Quick bit of trivia. Which left-handed pitcher has the most wins in the American League? Want some help? The number is 305. OK if you’re clever (and because you read this blog, most of you are) you looked at the title and the picture and guessed Eddie Plank. You win.
Plank was born to a farming family in Gettysburg, Pennsylvania (scene of the famous battle) in 1875. His first taste of organized baseball came in 1893, when he was 17. It was a local team and brought him to the attention of Gettysburg Academy, a prep school for the local university, Gettysburg College. Apparently students enrolled at the Academy could participate in varsity athletics for the College, so Plank pitched for Gettysburg College but was never a student (Figure that one out, NCAA. I wonder if you can sanction a team after 100 years?). He came to the attention of Connie Mack of the Philadelphia Athletics and in 1901 he joined the A’s without ever playing for a minor league team.
It was the first year for the American League and the Athletics. Plank was good and he would remain with Philly for most of his career. In his initial campaign he was 17-13 with an ERA over 3.– (which was big in the Deadball Era). The next four years he won 20 plus games each season. His ERA dropped, his strikeout total soared, peaking at 210 in 1905. The A’s won the AL pennant in both 1902 and 1905. In both cases Plank was the two pitcher behind Rube Waddell. In 1905, the A’s participated in the second World Series. With Waddell hurt, Plank got two games. He struck out eleven, walked four, gave up three earned runs, had an ERA of 1.59. Despite all that, he took the loss in both games as the Giants pitching staff gave up no earned runs for the entire series.
He continued to pitch well during the rest of the first decade of the 20th Century, having his first (of two) losing seasons in 1908 (14-16). By 1910 he was becoming the third member of the rotation behind Chief Bender and Jack Coombs. The A’s made the World Series in four of the next five seasons, winning three (1910, ’11, and ’13). Plank pitched well all three seasons, winning 20 games in 1911 (and again in 1912, the one year the Athletics failed to win the pennant).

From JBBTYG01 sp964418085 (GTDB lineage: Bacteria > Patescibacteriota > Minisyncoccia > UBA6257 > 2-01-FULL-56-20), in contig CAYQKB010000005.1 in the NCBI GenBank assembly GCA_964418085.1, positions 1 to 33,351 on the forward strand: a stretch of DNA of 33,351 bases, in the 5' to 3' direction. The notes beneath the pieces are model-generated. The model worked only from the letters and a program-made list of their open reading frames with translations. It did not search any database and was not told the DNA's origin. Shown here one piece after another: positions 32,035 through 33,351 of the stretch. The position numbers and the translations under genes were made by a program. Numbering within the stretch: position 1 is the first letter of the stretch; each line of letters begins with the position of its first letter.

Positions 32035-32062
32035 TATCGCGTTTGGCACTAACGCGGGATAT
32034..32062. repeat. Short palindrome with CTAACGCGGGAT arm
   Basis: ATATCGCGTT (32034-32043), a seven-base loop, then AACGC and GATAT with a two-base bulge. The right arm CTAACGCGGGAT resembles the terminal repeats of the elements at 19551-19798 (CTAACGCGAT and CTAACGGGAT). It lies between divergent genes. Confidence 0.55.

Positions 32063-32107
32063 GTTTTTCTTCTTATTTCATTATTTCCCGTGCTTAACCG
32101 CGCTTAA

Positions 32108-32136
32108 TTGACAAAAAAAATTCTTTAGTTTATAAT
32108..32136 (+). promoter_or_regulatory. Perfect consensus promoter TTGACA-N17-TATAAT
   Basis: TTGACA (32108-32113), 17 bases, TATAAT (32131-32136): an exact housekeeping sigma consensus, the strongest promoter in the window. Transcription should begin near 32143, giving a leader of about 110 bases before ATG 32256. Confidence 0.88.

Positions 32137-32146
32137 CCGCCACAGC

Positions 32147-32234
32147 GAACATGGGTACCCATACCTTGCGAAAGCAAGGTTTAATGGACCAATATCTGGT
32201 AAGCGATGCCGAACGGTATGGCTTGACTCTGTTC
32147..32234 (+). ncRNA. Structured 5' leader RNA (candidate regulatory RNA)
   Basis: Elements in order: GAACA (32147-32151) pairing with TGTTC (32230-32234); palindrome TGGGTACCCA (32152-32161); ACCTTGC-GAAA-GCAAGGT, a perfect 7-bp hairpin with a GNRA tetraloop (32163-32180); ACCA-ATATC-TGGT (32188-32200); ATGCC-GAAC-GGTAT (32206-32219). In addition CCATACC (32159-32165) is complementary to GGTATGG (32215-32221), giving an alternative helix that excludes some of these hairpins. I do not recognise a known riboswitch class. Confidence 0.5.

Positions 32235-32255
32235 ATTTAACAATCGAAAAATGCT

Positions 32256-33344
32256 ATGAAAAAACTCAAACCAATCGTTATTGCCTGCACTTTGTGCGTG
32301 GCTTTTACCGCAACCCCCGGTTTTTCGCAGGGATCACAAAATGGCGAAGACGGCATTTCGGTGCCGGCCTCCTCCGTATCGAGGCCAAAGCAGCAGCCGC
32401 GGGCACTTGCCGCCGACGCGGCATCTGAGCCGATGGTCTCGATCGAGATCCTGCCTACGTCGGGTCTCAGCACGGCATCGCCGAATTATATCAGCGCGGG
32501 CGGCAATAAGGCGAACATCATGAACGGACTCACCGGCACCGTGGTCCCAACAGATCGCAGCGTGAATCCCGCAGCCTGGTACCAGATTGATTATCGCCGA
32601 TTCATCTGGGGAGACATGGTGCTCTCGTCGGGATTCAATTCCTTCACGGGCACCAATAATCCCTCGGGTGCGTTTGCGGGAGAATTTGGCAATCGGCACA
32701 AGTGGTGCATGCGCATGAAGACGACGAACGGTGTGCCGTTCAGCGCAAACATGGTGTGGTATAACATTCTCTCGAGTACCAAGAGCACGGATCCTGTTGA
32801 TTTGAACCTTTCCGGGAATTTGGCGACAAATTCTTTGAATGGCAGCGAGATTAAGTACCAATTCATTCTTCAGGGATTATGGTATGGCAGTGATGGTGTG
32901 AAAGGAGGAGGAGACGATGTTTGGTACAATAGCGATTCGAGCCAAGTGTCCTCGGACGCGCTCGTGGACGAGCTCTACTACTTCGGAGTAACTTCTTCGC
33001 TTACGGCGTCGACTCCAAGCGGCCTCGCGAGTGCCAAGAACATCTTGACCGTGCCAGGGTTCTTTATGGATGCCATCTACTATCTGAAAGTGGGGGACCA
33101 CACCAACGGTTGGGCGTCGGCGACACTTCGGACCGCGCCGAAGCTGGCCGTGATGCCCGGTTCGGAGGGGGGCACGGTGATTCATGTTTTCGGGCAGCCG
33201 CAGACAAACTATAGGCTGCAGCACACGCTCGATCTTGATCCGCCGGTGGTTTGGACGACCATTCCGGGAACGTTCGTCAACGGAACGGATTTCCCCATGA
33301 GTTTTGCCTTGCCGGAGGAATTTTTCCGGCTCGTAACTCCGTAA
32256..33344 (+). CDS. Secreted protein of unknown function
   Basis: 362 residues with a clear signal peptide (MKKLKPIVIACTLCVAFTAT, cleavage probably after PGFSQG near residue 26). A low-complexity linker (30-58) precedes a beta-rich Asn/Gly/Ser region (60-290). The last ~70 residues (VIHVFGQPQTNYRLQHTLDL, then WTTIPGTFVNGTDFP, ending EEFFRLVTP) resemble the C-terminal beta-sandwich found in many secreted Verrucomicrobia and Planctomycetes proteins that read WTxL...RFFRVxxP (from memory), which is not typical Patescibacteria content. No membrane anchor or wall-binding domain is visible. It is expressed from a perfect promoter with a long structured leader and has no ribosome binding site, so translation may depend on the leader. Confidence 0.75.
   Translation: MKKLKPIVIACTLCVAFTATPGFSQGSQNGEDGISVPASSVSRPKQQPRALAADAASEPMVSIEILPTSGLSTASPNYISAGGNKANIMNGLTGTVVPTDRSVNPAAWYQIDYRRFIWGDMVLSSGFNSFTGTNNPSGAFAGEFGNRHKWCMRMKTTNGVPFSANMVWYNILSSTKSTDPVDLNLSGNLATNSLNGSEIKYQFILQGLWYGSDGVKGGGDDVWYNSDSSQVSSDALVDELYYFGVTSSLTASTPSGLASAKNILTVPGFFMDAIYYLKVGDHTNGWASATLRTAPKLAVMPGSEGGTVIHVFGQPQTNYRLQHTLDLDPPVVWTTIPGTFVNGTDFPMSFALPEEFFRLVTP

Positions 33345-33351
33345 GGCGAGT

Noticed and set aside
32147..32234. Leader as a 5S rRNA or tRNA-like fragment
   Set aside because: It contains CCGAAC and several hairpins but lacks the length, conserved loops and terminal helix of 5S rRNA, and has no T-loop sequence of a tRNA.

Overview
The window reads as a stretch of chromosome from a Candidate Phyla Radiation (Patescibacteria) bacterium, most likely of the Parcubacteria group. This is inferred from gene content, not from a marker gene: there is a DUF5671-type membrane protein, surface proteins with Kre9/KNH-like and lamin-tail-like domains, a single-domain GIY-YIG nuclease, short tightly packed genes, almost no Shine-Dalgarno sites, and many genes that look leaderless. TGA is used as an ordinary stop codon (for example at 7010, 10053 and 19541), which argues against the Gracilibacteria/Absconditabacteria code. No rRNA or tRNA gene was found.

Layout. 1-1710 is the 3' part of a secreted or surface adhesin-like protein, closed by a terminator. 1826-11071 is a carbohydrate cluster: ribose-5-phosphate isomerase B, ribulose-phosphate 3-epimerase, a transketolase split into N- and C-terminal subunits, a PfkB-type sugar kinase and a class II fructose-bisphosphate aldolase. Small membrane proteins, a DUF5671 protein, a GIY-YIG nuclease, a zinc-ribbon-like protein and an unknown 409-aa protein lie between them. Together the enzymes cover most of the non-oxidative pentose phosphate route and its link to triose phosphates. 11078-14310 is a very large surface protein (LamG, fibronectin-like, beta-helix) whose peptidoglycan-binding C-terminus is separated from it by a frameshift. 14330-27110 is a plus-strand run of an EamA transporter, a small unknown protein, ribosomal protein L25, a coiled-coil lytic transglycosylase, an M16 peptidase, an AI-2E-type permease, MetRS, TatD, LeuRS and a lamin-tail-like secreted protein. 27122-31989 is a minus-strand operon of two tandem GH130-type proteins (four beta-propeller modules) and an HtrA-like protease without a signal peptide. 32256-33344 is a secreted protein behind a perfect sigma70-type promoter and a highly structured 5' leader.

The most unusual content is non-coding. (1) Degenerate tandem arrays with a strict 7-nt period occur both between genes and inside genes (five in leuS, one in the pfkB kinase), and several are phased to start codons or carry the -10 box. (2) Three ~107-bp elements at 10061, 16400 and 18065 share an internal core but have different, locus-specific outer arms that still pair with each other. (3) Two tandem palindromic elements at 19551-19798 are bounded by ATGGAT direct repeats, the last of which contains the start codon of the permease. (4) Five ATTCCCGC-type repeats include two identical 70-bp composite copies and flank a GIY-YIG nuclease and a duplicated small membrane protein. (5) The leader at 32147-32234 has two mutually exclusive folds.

His World Series record wasn’t as good as his regular season totals. In 1910 he didn’t pitch in the Series. Bender and Coombs pitched every game as the A’s beat the Cubs. In 1911 he was 1-1 with an ERA of 1.86. His game two win over Rube Marquard was a five hit masterpiece, but he was overshadowed by Frank Baker’s two-run home run that proved the difference. He wa 1-1 again in 1912 while putting up an 0,95 ERA. His victory was in game five when he two hit the Giants for a 3-1 win that clinched the Series for the A’s. In 1914, he pitched game two, lost it 1-0 on a double, stolen base, and a single in the top of the ninth. The Braves swept the A’s out of the Series in four games. For his career Plank was 2-5 with a 1.32 ERA and 32 strikeouts.
In 1914 the Federal League was formed. It offered players better salaries and something like quality play (the play could be pretty good or wretched depending on the team). Plank was interested and in 1915 Mack waived him (and both Bender and Coombs). Plank ended up with the St. Louis Terriers as their ace. He went 21-11, led the league in WHIP and ERA+, and found himself on one final pennant winner. The Feds folded after the 1915 season and Plank, now 40, found himself looking for work. The St. Louis Browns picked him up for the 1916 season (my wife’s grandfather once told me he saw Plank pitch with the Browns). He was 5-6 with a 1.79 ERA. It was only his second losing season. He was through. He retired to his farm in Gettysburg, where he farmed and led tours of the battlefield. In 1926 he suffered a stroke and died a couple of days later. In 1946 he was elected to the Hall of Fame.
For all his ability, Plank had one severe problem when he pitched. He was slow. Really slow. Really, really slow. He was infamous for taking a lot of time between pitches. As mentioned above, my wife’s grandfather told me he saw Plank pitch. He told me “you could drink a whole bottle of pop between pitches.” It seems to be part of the reason that Mack went with other pitchers in critical situations. A slow pitcher can cause the defense to become lax and Mack, as a former catcher, had to be aware of that. I looked at a handful of Plank’s games that had times listed (all of them don’t) and compared him with both Bender and Coombs. His games did seem to take longer, although not a lot, but were nothing like the length of games today.
Over his career, Plank was 326-194 for a .627 winning percentage. His ERA was 2.35 with an ERA+ of 122. He pitched 4495.2 innings, gave up 3958 hits, walked 1072, and struck out 2246 for a WHIP of 1.119. When he retired he had more wins than any other left-hander. In the 96 years since, he’s been passed by only two other lefty’s: Warren Spahn and Steve Carlton. Not bad considering all the left-handed pitchers that have played since 1917. As mentioned in the first paragraph, he still holds the record for most wins by a lefty in the American League.
When I first began this somewhat extended look at the 1910-14 Athletics, I was a little surprised I hadn’t dealt with Plank. After all, I’d done all four of the infield plus Bender and Coombs (and utility man Danny Murphy). In some ways that’s kind of fitting. Plank was never really a big star and only infrequently the team ace. Seems to be that way here also.